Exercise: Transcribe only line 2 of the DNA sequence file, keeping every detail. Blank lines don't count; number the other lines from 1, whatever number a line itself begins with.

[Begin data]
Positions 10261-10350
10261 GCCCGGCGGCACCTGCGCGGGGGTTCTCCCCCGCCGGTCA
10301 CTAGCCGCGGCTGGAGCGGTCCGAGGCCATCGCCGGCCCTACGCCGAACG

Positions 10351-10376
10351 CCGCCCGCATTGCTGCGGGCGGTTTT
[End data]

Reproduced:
10261 GCCCGGCGGCACCTGCGCGGGGGTTCTCCCCCGCCGGTCA